Downsizing the family home: We dread it, we avoid it and we don’t want to talk about it. Whether it is your aging parent’s home or your own, it can be a monumental task. When a lifetime of material possessions requires sorting and disposal, it is painful.
I don’t recommend doing it under duress. Recently, I flew to my parent’s home to do an emergency downsizing. The basement flooded after unusual torrential rains. My aging mother was not able to take part in the decisions. This left my sister and I to assess the damage and value of the sodden remains. What do you hang onto and what do you let go of? We got one room emptied and stored the rest in the driest room. It was, after all, due to a “once in 100 years” weather activity. It wasn’t going to happen again.
Then came flooded basement #2. Two months after flood #1. This time, everything needed to get out of the basement. I had just finished reading Marni Jameson’s excellent Downsizing the Family Home (AARP 2016.) I knew there was more downsizing ahead, I just didn’t know it would be that fast! This book is actually fun to read. It is very informative and had me laughing out loud in recognition of the dilemmas that Jamison herself experienced with her parents’ home.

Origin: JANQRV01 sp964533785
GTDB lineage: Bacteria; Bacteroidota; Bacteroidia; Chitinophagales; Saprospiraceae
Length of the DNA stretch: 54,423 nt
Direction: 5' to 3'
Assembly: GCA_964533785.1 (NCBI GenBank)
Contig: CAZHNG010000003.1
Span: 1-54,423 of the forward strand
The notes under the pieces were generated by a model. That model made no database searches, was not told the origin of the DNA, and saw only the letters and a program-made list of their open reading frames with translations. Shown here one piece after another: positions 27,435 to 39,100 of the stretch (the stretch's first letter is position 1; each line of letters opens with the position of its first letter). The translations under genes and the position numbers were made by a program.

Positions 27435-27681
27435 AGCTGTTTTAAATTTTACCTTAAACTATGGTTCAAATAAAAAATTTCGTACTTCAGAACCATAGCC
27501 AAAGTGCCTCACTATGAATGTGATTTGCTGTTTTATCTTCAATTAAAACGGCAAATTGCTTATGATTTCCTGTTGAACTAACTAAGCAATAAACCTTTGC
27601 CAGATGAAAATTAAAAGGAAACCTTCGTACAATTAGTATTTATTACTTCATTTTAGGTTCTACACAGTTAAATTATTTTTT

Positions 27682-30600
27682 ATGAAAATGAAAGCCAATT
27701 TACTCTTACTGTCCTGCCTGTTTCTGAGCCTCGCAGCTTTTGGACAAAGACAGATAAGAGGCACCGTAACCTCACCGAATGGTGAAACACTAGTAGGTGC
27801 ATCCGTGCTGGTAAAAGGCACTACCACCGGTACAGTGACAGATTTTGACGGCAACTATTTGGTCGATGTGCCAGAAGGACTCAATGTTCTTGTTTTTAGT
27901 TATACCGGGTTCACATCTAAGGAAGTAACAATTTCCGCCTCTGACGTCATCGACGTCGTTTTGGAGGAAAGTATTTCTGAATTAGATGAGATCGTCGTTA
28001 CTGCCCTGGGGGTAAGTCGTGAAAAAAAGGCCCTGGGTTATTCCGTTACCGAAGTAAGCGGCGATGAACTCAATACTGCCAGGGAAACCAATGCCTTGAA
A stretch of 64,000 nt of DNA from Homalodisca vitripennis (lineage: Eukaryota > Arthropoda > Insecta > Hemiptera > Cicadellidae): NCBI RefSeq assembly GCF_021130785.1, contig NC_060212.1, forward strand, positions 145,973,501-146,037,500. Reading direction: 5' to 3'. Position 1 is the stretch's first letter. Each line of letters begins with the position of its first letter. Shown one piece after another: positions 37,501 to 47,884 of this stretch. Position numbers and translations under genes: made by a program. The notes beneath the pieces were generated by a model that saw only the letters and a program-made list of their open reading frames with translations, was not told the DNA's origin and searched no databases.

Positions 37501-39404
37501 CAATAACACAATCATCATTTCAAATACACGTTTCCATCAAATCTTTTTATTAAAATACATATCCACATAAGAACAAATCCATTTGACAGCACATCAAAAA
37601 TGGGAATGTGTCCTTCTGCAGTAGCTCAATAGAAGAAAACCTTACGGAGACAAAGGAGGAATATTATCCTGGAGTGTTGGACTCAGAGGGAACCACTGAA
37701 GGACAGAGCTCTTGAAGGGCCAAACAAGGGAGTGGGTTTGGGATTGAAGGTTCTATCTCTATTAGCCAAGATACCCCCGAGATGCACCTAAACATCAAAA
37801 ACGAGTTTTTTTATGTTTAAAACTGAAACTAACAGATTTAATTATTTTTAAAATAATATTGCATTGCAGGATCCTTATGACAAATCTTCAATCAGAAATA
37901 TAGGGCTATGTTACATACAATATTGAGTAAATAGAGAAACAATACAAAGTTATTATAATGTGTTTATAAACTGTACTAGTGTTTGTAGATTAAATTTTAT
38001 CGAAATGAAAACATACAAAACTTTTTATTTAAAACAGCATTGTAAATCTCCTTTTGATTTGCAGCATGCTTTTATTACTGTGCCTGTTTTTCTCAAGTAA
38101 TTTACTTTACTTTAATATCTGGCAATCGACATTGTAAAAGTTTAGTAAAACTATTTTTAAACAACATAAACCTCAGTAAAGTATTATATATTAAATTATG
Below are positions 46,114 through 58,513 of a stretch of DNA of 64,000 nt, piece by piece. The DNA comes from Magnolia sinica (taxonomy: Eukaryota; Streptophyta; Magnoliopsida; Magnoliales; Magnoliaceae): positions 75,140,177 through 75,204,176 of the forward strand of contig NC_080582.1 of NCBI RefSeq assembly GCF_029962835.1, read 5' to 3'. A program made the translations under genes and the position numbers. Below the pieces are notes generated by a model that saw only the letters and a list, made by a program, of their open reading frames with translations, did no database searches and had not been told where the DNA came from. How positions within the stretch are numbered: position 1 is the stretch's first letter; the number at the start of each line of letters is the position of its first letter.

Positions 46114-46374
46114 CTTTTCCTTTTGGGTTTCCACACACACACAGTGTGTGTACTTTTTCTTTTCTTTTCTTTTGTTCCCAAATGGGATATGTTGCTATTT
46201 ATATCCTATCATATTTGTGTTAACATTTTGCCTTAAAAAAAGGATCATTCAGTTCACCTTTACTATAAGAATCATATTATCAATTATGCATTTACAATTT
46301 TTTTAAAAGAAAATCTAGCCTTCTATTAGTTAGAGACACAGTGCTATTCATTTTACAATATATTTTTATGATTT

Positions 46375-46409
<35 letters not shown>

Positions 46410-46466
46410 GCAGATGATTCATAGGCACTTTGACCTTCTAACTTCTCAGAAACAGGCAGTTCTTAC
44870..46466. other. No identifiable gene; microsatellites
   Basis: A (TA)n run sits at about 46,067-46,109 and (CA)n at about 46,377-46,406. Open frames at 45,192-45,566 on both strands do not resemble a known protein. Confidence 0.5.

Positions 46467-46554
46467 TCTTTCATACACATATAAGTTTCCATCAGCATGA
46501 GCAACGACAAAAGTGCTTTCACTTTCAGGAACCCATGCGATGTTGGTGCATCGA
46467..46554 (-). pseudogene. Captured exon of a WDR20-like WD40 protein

On the plane propelling me toward my mother and her second flooded basement, I perused the in flight movies. Barely reading the description, I chose Nostalgia, mostly for the superstar cast: Ellen Burstyn, Jon Hamm, Bruce Dern, Catherine Keeler, Nick Offerman, and others. Little did I know that the theme of the movie is about loss, the meaning of possessions and the emotional ties to the past and lives lived. Here is the trailer:
While it was timely and riveting for me, I don’t necessarily recommend it for general movie watching. The cast, as mentioned, is superb, but the scenes are long and drawn out. The lighting is bleak and dark. And the character of the insurance claims agent, well acted by John Ortiz, is confusingly written as a therapist/shaman type who asks deep questions about the meaning of the life lived. I have had been lucky to meet some empathetic claims agents, but it’s more about sticking to the disaster at hand.
Still, if you are preparing to embark on this exhausting life lesson in whittling down material possessions of someone you love, take heart. I urge you to read Downsizing the Family Home for motivation and a plan of action. And, if you’ve got the energy, watch a few minutes of Nostalgia for some emotional validation.